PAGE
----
From Daily News Egypt:
Albert Saber recently fled Egypt on the eve of his conviction to a three year prison sentence for blasphemy. He is of Christian background, but is a public atheist. The following are quotes from the article, do read the whole thing.
How did you decide to become an atheist?
My journey towards this decision was in the period between 2001 and 2005. I had decided that I would not simply inherit religion. Faith here is hereditary; if your parents are Christian, you’re Christian. You have it written on your birth certificate before you can even think. And it is the same for Muslims.
In 2001 I decided to read about other religions. My thinking at the time was that I was born a Christian but I had not actually decided that for myself nor had I considered other religions. I felt like there could be a chance that my religion is the wrong one and that God would punish me for it since I did not seek out all the options first.
I spoke to a lot of people, including religious leaders and clerics from several faiths, I read a lot of books, and eventually I realised that religion was merely a way to find God, but that there were so many different religions, and even inside each religion there were many sects, so why did each claim a monopoly on God? Why did they all claim they were going to heaven and everyone else was not?
The circle then started to get wider. When I first started this journey I felt that religion could be easily disputed but I still believed in the existence of a god, so I had a limit, which was the existence of a creator deity. After reading and researching the issue I started to break out of this limit and think that there might not even be a god at all. I eventually decided that it did not make sense to me and I became an atheist.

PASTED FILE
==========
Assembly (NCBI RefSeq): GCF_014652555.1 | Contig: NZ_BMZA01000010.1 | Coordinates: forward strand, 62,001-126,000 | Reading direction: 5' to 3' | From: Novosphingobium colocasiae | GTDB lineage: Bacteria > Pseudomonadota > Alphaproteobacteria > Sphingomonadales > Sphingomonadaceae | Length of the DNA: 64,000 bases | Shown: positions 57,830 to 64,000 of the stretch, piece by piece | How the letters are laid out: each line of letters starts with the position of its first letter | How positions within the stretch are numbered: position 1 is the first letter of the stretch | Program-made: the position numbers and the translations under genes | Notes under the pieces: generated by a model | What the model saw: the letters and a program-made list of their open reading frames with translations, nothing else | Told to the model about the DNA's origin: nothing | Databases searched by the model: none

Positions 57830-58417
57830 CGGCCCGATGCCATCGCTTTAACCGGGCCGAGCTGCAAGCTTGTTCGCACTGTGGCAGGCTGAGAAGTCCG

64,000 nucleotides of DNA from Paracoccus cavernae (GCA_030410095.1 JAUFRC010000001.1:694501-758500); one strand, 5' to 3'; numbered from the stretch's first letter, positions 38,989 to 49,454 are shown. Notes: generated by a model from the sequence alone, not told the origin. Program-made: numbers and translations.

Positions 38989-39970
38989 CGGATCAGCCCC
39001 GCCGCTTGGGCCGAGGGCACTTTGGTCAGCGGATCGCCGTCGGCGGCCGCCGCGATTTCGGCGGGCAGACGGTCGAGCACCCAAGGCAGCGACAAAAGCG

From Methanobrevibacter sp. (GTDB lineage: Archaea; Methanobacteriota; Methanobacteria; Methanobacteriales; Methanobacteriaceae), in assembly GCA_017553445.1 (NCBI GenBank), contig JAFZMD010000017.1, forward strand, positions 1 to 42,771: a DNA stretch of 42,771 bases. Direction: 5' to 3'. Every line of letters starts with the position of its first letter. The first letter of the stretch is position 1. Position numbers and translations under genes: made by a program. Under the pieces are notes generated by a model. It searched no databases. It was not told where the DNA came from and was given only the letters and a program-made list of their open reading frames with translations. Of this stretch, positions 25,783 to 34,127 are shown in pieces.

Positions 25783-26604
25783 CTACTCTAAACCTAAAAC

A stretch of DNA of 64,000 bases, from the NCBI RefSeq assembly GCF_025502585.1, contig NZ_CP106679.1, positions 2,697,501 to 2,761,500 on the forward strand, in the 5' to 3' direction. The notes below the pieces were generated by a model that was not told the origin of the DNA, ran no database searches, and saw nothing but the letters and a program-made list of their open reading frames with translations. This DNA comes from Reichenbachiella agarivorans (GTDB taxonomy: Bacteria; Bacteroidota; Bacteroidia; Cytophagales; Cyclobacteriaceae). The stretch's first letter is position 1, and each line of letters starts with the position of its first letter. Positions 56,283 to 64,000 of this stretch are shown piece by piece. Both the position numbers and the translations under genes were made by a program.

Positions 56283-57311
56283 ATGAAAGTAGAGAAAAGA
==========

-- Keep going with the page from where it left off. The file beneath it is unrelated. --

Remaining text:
Did you face any difficulties in the decision to go public with it?
The Islamists in university subjected me to three assassination attempts.
Their leader and I had a political discussion once on the train and we became friends, I did not know who he was but my friends told me later.
After that I started to gain a reputation for my views that are critical of religion, mostly because of what I said in comparative religion classes. The Islamist youth leader decided that I was too dangerous.
He started sending members of his group after me, they constantly tried to start fights with me so that they could beat me up but I would not rise to their taunts and my friends were also looking out for me.
How, realistically, can Egypt become a secular state, especially in light of Islamist domination of the public sphere?
We have a movement here in Egypt called “secularists” for example and they take to the streets and raise awareness about the issue. I believe in confrontation. I used to debate Muslim Brotherhood members on secularism before the presidential elections.
However, the way to achieve state secularism is through raising awareness. It is the same way we were able to revolt. We raised awareness amongst the people that we are not just silly youth and that our demands were for their benefit. Eventually they joined us or at least stopped opposing us.
Everyone in Egypt is talking politics right now. We should start political campaigns explaining what the word “secularism” actually means. We need to explain separation of religion and state and how the state is an institution and cannot adopt a specific religion. We need to explain things like dictatorship of the majority and how democracy also means protecting the rights of minorities.
Will Muslim Brotherhood rule lead to a religious state, or will it backfire and lead the people to reject religious rule and form a secular state?
I think this has already started. As soon as the Brotherhood appeared openly on the political scene they needed allies such as the Salafis, Al-Jama’a Al-Islamiya, and jihadist groups. They all allied because they speak in the name of religion.
These allies started making a lot of mistakes due to their political inexperience. The people started to reject their domination and move towards secularism. The people are now much more critical of religious leaders and feel that they no longer have a monopoly on religion.
This will lead to a secular state without the people even calling it that.